Long-time readers of Anthropoliteia may remember that some of the first “extra-curricular” iterations of the blog were at panels at the 2009 and 2010 Annual Meetings of the American Anthropological Association. In my own humble estimation, these were extremely productive conversations, and not only because they resulted in an edited volume that was published by Palgrave Macmillan last year, of which we’re all extremely proud.
In that vein, and to broaden the conversation, we’ve decided to try sponsoring a panel on anthropoliteia-related issues this year. If the experiment is successful, it may even become an annual thing. Please read through the following CFP and consider offering an abstract. Also, please pass this announcement on to anyone else that may be interested.
Call for Papers: Thinking through police, producing anthropological theory
For a session to be submitted to the 2014 Annual Meetings of the American Anthropological Association (Washington DC, December 3–7, 2014). Dr. Kevin Karpiak (Eastern Michigan University), organizer.
Images of police, punishment and crime were central to the thought of several of the key thinkers of the 20th century: the interpolative hail of the policeman for Althusser; the violence of the policeman in the shadow of Law’s excess for Benjamin; the figure of the panopticon and, later, of police as the administration of Man internal to the State for Foucault (to name just a few). Police, crime and punishment were useful to think through broader issues of subjectivity, sovereignty, and text (among other things).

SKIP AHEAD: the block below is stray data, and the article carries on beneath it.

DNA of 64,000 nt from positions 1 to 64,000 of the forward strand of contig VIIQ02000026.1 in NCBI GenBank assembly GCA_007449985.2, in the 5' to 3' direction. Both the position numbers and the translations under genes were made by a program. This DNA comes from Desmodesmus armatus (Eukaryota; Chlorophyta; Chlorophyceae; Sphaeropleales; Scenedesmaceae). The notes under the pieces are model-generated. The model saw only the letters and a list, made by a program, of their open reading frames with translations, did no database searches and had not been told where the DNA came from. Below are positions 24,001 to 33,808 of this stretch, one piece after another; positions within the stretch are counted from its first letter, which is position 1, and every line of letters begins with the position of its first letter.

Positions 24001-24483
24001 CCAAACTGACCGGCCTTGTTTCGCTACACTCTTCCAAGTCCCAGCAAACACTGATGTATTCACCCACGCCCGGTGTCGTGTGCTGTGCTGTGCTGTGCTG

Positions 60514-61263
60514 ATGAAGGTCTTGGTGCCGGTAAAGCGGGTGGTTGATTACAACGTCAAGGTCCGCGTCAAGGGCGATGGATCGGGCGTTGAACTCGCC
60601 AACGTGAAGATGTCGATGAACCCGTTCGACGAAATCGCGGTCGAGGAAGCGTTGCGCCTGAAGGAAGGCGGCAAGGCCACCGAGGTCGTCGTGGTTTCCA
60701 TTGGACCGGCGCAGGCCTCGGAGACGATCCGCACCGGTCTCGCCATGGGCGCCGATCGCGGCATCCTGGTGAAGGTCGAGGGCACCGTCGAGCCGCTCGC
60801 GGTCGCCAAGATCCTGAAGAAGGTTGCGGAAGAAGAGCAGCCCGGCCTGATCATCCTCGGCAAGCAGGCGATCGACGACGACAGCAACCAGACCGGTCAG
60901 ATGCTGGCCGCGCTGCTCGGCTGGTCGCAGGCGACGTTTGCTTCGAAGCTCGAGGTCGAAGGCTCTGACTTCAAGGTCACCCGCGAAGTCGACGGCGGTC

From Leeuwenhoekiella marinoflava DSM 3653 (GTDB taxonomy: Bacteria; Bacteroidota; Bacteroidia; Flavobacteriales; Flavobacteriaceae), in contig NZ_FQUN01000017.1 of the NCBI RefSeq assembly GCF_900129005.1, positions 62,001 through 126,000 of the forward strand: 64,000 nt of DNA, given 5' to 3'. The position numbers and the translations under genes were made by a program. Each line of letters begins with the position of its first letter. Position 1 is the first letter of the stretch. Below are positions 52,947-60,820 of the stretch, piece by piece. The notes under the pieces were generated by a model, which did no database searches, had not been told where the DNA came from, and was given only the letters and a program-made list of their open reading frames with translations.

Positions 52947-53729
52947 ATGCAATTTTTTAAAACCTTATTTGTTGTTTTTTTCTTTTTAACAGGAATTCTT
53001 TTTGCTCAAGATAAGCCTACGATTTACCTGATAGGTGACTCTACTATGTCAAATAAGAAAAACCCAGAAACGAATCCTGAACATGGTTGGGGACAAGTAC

Simultaneously, police and related officials have long been recurrent figures in ethnographic texts, where they often acted not as inconsequential bystanders but as a crucial analytic fulcrum for the text. For example, in Geertz’ famous essay on the Balinese cockfight it is a police raid that allows him to establish the “rapport” central to his vision of anthropology as a project of “reading over the shoulder” of non-Western others; in Tristes Tropiques Levi-Strauss uses an extended anecdote of his encounter with police to reflect on and propel his analysis of modernity; urban ethnographers from Ulf Hannerz to Phillipe Bourgois have used police as a kind of short hand for mechanisms of socio-spatial distributions of power.
However, until recently, it was extremely rare for anthropologists to focus squarely on the practitioners of crime control and punishment—police, security guards, prison employees, etc.—as their main research subjects. This panel asks: if police have been such a productive tool through which to think, how does the emergence of research projects focused squarely on such practitioners stand to change that thought? Pushing this question more broadly, how does studying such subjects “head on” reshape how we think about larger issues that concern anthropologists today? Consequently, what can studies of police, security, and penal authorities contribute to some of the central debates in anthropology today, such as: the “new materialism” and the “ontological turn”, the limits (topographical, conceptual, practical) of biopower, multispecies ethnography, structures & infrastructures, regimes of valuation and commodification, anti-secularism and the challenges to liberalism, the state and globalization, postcoloniality, epistemology and personhood, metaphysics and violence… to name just a few.
As such, our aim is to make studies of police, security, and punition more central to larger conversations in the human sciences. Abstract should be no longer than 250 words in length and should be sent to anthropoliteia [at] gmail [dot] com no later than Friday, April 11th. Feel free to send any inquiries to the above address as well.
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